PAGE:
|Happy new year in advance everyone|
The world began Friday with the inauguration of 2022 after another turbulent and pandemic-plagued year, limited by new restrictions, a growing number of cases and a slight ray of hope for better times.
The first spectatorless Olympics and dreams of democracy from Afghanistan to Myanmar to Hong Kong are being crushed by authoritarian regimes.
But it was the pandemic, now entering its third year, that once again dominated most people’s lives. More than 5.4 million people have died since the coronavirus was first reported in central China in December 2019, and many more have fallen ill, exposed to outbreaks, bans, bans, and an alphabetical spaghetti of PCR tests. , LFT and RAT.
The year 2021 began with hope when life-saving vaccines were used by about 60 percent of the world’s population, although many of its poor still have limited access and some of the rich believe the coups are part of an unclear plot.
When it came to an end, the appearance of the Omicron variant caused the number of new cases of Covid-19 to rise to more than one million for the first time, according to an AFP balance.
France became the latest country to announce on Friday that Omicron is now its dominant strain of coronavirus. In the UK, US and even Australia, a long-standing haven from the pandemic, the variant’s prominence is spawning record new cases.
Parts of the Pacific nation of Kiribati were the first to ring in the New Year starting at 1000 GMT.
In San Francisco, the holidays have been canceled or reduced again as infections rise.
However, a notable exception was South Africa, which was the first country to report Omicron in November, where the curfew was lifted to allow the holidays.
Health officials said a drop in infections over the past week shows that the current wave has peaked, primarily without a significant increase in deaths. Sydney, Australia’s largest city, has also opted for fireworks that will light up the city, the harbor, despite being one of the fastest growing cases in the world.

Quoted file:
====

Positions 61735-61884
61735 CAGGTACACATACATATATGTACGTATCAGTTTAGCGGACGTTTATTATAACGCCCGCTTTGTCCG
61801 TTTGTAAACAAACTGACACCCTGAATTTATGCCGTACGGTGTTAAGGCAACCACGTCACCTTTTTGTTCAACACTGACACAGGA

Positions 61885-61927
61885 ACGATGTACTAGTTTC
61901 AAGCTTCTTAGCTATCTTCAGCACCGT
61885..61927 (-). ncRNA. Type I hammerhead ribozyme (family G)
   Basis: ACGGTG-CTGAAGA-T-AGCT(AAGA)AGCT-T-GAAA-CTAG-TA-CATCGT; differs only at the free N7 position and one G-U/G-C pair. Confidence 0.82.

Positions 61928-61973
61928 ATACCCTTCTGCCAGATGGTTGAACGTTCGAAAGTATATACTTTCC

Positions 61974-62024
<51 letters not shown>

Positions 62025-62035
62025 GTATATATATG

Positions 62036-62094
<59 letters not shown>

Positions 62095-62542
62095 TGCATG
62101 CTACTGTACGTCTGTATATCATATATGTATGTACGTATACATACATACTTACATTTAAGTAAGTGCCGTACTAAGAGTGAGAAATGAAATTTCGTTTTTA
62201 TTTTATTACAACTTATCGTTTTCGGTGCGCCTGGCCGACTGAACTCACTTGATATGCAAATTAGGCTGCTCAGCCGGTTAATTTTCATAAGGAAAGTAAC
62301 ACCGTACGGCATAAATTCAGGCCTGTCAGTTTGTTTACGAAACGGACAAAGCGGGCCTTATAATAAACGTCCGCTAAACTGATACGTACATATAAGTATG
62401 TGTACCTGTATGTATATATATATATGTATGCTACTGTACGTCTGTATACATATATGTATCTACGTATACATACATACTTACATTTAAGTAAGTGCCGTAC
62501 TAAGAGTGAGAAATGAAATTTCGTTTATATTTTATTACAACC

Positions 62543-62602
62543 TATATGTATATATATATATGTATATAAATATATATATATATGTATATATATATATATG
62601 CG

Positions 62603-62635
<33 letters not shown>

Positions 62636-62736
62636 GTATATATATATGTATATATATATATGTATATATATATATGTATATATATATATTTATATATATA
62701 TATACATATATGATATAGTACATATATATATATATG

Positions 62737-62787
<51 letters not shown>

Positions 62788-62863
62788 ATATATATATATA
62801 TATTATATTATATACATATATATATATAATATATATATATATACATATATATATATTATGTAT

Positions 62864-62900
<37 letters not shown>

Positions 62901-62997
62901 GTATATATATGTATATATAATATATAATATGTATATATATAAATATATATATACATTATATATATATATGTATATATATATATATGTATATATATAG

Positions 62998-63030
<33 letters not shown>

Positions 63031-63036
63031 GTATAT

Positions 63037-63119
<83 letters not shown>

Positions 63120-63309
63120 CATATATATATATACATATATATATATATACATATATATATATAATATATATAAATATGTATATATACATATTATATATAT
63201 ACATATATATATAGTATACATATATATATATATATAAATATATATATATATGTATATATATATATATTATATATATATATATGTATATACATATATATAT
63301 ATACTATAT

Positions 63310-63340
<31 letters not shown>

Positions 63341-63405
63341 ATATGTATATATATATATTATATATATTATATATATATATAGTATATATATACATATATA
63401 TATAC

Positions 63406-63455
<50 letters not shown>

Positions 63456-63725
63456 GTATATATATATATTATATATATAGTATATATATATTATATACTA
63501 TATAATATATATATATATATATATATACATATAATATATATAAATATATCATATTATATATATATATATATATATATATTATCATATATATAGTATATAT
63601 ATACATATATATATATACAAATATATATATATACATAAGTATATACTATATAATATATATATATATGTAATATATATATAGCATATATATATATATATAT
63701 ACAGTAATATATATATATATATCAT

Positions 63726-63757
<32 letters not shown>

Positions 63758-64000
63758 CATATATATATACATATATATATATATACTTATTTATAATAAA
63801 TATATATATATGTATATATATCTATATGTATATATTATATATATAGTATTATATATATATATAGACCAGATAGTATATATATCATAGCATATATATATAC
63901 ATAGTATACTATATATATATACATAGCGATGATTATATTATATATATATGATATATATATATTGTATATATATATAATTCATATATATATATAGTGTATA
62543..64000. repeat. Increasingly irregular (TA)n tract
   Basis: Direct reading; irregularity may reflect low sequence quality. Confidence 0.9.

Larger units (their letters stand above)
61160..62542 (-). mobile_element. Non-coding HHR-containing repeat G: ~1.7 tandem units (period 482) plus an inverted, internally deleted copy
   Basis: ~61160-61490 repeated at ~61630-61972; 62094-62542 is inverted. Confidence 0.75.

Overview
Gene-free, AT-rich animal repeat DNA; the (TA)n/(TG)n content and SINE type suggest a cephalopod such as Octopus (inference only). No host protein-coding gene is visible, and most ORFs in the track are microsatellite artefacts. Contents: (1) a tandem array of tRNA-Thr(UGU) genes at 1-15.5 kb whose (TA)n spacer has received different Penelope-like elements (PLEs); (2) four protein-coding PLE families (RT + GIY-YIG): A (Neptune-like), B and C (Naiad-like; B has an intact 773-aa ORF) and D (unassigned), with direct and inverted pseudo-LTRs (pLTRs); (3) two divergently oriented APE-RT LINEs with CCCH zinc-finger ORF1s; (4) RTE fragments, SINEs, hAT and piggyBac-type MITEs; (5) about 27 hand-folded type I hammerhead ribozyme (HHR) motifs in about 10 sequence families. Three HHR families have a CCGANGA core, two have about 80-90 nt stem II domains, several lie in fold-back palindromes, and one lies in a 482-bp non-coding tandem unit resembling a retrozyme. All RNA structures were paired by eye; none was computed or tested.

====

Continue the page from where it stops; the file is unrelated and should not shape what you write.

The country’s conservative government says its decision to abandon a “Covidzero” approach was based on vaccination rates and mounting evidence that Omicron is less lethal.
Tens of thousands of night owls were expected to populate Sydney’s beach, although AFP journalists said the city was quieter than normal after dark.
“I’m just trying to focus on the positive things that happened this year instead of thinking about all the bad things that happened,” said Melinda, a 22-year-old medical student.
Howard, part of an enthusiastic but smaller than usual crowd waiting at the Opera for the show to begin.
Despite numerous infections in the UAE, Dubai is planning fireworks at the Burj Khalifa, the tallest tower in the world.
Meanwhile, the northern emirate of Ras Al Khaimah is trying to break two world records with huge fireworks.
“Just a wish” In Rio, the celebrations on Copacabana beach will take place in a reduced format, although many night owls are still expected.
“People only have one desire to get out of the house, to celebrate life,” said Francisco Rodrigues, a 45-year-old waiter on Copacabana beach.
Some Brazilians are more careful, like Roberta Assis, a 27-year-old lawyer. “This is not the time for big gatherings,” he said. Seoul authorities are showing similar caution and instead forbidding spectators to ring the traditional midnight bell.
In India, fearing a repeat of the devastating spike of the virus that hit the country in April and May, cities and states have imposed assembly restrictions and Delhi put a curfew at 10 p.m. Mumbai police banned people visit public places at night. such as city beaches and boardwalks, which are often popular New Year attractions, with two-week restrictions.
The health organization warned of tough times, saying Omicron could lead to “a tsunami of cases.” “This … will continue to put immense pressure on exhausted healthcare workers and healthcare systems that are on the brink of collapse,” said the WHO chief. Tedros Adhanom Ghebreyesus.
But the restrictions have again led to frequent, loud and sometimes violent protests against the blockade, vaccines and the government. Experts and non-experts alike hope that 2022 will be remembered as the new, less deadly phase of the pandemic.
“Be better for everyone,” said Oscar Ramirez, a 31-year-old night owl from Sydney. “Everyone in the world needs a big change.